If you're like most RVers, you'd like nothing better than to pack a couple of bags, grab the dog, and hit the open road as soon as the weather turns warm enough, but you also know that adequate insurance coverage is an absolute necessity before you leave your driveway or storage facility. Like most RVers, you probably also want the best possible coverage at the lowest possible rate. Whether you own a truck-bed camper, a travel trailer, or a traditional RV, then, there are several points to consider:
If your RV is a travel trailer, you should know that your car insurance only extends to cover the trailer when it is actually attached to the towing vehicle. You'll need a specific RV policy to cover it when it's unhitched and parked in a campground or RV lot. Your cheapest insurance options will probably be through a specialty car insurer, or through a company that offers special lines for non-traditional vehicles. To save money, be sure that all drivers on the policy are over twenty-five years old and have clean driving records.
RVs as Residences
If, like many people, you've turned your RV into a full time residence, either seasonally or year-round, you'll need an RV policy that will cover your living expenses in addition to repairs to the actual vehicle if it should become damaged or destroyed. As well, it's important to insure the contents of your RV, just as you would with the contents of a home on a permanent foundation. If you own a lot of expensive equipment, like a television, computers, a satellite dish, or personal possessions like jewelry, you may need to purchase a rider to your basic RV policy, in order to ensure that such things are replaced if stolen.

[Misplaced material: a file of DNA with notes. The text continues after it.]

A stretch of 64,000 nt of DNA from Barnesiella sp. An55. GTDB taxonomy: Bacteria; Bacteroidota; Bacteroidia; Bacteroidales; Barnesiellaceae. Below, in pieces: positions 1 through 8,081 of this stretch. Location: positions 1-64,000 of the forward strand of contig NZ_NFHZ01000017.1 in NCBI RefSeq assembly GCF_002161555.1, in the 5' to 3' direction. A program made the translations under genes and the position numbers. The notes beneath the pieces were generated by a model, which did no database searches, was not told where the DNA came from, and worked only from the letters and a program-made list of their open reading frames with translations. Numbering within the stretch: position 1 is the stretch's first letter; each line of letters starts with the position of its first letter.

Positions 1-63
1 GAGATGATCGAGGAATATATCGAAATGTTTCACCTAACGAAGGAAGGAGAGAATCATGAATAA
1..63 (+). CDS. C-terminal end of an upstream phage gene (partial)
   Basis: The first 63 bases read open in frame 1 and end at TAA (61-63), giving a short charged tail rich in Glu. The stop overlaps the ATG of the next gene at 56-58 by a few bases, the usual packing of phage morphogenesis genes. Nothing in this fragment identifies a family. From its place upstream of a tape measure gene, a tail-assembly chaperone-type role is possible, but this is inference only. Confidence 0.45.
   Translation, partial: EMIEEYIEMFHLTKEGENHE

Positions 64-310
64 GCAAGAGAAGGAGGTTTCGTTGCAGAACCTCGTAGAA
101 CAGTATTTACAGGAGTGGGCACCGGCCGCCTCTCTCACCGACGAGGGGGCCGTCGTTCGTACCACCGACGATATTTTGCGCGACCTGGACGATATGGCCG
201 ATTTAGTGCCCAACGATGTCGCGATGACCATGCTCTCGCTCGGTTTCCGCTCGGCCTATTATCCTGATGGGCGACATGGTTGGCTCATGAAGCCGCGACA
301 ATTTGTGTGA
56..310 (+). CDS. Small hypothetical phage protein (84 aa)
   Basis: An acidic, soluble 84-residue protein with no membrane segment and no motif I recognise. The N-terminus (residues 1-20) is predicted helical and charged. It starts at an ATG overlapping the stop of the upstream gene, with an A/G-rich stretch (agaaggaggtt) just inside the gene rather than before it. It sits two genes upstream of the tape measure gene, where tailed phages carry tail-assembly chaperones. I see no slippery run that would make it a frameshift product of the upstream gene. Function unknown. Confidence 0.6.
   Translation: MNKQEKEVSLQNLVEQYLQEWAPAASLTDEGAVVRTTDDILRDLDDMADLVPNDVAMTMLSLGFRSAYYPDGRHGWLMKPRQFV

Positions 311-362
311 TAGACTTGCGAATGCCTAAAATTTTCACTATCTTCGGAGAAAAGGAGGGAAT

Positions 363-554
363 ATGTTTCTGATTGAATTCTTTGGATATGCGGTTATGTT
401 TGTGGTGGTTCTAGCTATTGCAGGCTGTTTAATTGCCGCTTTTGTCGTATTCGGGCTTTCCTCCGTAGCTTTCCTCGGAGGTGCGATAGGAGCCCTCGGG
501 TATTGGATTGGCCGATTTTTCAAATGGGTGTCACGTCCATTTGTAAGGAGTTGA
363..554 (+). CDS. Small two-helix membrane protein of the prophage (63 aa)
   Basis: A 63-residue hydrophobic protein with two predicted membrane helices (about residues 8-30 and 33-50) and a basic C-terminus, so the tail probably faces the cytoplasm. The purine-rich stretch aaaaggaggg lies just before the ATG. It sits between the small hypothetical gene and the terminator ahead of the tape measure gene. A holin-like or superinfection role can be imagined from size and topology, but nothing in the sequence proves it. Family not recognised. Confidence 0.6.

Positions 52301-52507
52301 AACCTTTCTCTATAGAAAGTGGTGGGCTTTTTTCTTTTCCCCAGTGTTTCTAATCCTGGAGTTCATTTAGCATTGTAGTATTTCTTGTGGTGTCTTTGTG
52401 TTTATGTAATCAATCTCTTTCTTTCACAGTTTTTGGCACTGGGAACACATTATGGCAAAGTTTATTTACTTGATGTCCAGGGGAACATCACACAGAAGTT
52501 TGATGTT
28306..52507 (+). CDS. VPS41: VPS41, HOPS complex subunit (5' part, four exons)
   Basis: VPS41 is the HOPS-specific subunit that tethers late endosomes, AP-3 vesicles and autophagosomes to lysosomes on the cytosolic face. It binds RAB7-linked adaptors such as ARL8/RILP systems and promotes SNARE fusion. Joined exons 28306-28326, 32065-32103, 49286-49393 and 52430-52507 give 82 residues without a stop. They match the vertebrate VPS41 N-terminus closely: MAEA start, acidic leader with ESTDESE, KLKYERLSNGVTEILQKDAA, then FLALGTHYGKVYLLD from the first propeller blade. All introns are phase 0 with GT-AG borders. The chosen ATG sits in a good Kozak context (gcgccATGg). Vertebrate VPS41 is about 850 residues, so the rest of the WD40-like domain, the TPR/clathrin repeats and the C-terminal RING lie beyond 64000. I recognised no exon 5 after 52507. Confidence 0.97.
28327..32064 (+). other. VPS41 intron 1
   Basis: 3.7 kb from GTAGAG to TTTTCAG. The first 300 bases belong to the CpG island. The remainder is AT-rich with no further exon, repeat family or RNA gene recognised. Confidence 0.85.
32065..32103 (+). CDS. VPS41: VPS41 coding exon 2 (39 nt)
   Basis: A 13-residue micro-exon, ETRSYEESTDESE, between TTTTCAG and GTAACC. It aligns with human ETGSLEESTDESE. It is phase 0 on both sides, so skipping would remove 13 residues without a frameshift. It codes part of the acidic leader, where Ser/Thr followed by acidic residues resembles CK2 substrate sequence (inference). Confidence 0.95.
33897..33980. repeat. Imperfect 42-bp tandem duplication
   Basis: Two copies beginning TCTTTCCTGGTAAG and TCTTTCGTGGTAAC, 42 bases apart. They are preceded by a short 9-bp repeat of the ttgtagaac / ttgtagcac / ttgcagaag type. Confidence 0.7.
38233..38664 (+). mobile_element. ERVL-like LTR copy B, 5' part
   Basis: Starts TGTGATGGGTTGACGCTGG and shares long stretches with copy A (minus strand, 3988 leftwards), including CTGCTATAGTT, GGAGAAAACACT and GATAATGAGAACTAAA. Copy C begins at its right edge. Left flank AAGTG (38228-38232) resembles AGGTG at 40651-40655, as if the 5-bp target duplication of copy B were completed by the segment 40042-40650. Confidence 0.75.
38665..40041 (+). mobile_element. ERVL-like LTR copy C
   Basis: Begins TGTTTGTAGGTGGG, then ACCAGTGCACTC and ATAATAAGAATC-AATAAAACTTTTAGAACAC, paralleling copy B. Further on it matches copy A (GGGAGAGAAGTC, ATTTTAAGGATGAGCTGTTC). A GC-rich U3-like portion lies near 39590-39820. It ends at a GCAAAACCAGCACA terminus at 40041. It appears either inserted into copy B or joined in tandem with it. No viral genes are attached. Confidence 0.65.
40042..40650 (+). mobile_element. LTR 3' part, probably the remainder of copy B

Also, if you tow a car with your RV (the reverse of the travel trailer scenario), for use when the RV is parked in a campsite, you'll need to have a regular auto insurance policy on the car. If your travels routinely take you across state lines, and you no longer have a permanent residence, be sure to set up a mailing address in a state with lower insurance costs, in order to reduce what you spend on this coverage.
Since the cost of towing an RV is much greater than the cost of towing a passenger car, you should make sure that your recreational vehicle is covered for roadside emergencies. This will help defray costs if you experience mechanical failures or are in an accident.
Storing Your RV
If you are not a full-time RVer, but store your RV for long periods of time, i.e. winter, you can save money by eliminating collision coverage while your recreational vehicle is in long-term storage, so long as you replace the coverage before you return to the road. If you have an indoor, locked facility where your RV can overwinter, you may even be able to scale the insurance coverage down enough to make it incredibly inexpensive.
Mainstream vs. Specialty Insurance
In the past two years, more and more mainstream insurance companies have added recreational vehicle insurance to their product lines, but in some cases it's still cheaper to check out the specialty companies first. When comparing policies, make sure you get comprehensive quotes, and ask about everything from deductibles to roadside assistance to contents insurance.
As with conventional auto insurance, RV insurance is less expensive for experienced drivers with clean driving records, safe employment and good credit, but there really is a policy to suit everyone, as long as you do your research.